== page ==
Consider a microlearning app or platform that your staff can access on demand. Daily, bite-sized reminders and updates deliver and reinforce knowledge in a way that doesn’t disrupt the work shift. Increasing knowledge and confidence within the workforce is critical for employee experience too – and in keeping customers loyal to your brand.

2: Soft skills

Being personable, having enthusiasm and exhibiting empathy are skills that are often under-valued. If your retail assistants have these in their skillset, then you’ll have every chance of keeping your customers happy. There are ways you can embed these skills across your teams.

In a slightly different context, but nonetheless relevant, Sponge was invited by AXA Business Insurance to design and deliver a customer service learning campaign for the company’s associates at its contact centre in Glasgow.

The Inspiring Customer First campaign guided associates on how to hold meaningful conversations with customers so that they truly understood their needs and were therefore able to deal with them efficiently. An important part of building the training was working with subject experts to create the core content on topics such as emotional intelligence and using positive language.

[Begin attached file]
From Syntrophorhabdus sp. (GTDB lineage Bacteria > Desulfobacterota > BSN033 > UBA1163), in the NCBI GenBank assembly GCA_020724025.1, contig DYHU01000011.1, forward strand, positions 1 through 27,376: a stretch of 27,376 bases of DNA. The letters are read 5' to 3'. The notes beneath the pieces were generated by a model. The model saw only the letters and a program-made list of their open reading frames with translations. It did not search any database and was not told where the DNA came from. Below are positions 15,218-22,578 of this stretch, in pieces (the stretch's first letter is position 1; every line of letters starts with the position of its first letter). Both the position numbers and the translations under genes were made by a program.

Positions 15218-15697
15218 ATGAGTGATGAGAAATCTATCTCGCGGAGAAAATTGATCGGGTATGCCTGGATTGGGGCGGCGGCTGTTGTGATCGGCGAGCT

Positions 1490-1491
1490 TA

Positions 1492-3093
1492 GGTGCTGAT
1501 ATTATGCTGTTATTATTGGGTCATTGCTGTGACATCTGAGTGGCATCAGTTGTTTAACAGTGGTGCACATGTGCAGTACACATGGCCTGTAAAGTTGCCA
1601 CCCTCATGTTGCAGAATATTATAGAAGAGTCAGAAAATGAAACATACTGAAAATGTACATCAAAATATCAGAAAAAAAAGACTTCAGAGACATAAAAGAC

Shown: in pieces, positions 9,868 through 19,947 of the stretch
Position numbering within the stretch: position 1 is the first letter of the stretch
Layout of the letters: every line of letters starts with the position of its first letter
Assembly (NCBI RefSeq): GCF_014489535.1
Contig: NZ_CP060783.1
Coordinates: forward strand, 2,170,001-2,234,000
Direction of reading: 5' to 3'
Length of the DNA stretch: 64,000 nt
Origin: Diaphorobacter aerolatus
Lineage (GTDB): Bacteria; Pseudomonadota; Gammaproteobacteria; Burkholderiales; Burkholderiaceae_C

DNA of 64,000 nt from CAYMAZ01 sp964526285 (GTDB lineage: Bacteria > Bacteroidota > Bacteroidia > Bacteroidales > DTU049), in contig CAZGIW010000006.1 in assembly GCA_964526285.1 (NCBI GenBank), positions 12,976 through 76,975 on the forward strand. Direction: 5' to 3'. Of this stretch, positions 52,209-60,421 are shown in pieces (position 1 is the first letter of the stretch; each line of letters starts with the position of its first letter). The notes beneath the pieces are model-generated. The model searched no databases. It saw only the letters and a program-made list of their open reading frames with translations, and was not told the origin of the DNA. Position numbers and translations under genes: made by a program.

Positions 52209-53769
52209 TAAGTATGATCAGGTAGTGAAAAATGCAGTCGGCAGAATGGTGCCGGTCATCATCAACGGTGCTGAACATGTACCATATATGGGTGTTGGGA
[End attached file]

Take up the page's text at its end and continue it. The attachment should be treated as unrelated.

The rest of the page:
Consider a blended campaign that uses a mix of training methods and which involves team leaders for ongoing support and coaching.

3: Insight

The best way to develop an understanding of customer experience is to put yourself in your customers’ shoes. So why not put your staff on the other side of the transaction process? With Toyota, Sponge created a custom-built, first-person, interactive video that did just that. Employees could experience for themselves the benefit of positive customer service interactions at various stages of the journey and were able to learn the appropriate actions needed.

Consider using immersive, realistic learning that takes your employees on every step of the customer journey to give them a real insight into the customer experience.

Conclusion

In the PwC survey, almost three-quarters (71%), of consumers said employees have a significant impact on their overall customer experience. The message couldn’t be clearer: Yes, tech has opened up new ways for us to consume. But its role is only as an enabler in a seamless omnichannel customer experience. It’s people who drive it.

Louise Pasterfield

Louise Pasterfield

Louise Pasterfield is the founder and managing director of Europe’s largest custom digital learning provider, Sponge. The company, established in 2004, harnesses the very latest technologies to deliver seriously creative learning for employees at global brands including Tesco, Specsavers, Sainsbury’s and Marks & Spencer. The bespoke training addresses key retail challenges such as customer experience, product knowledge, onboarding, compliance and talent development. Sponge’s solutions are based on understanding the needs of both the learner and the business to change behaviours, improve performance and deliver results.

Visit https://spongeuk.com for more info.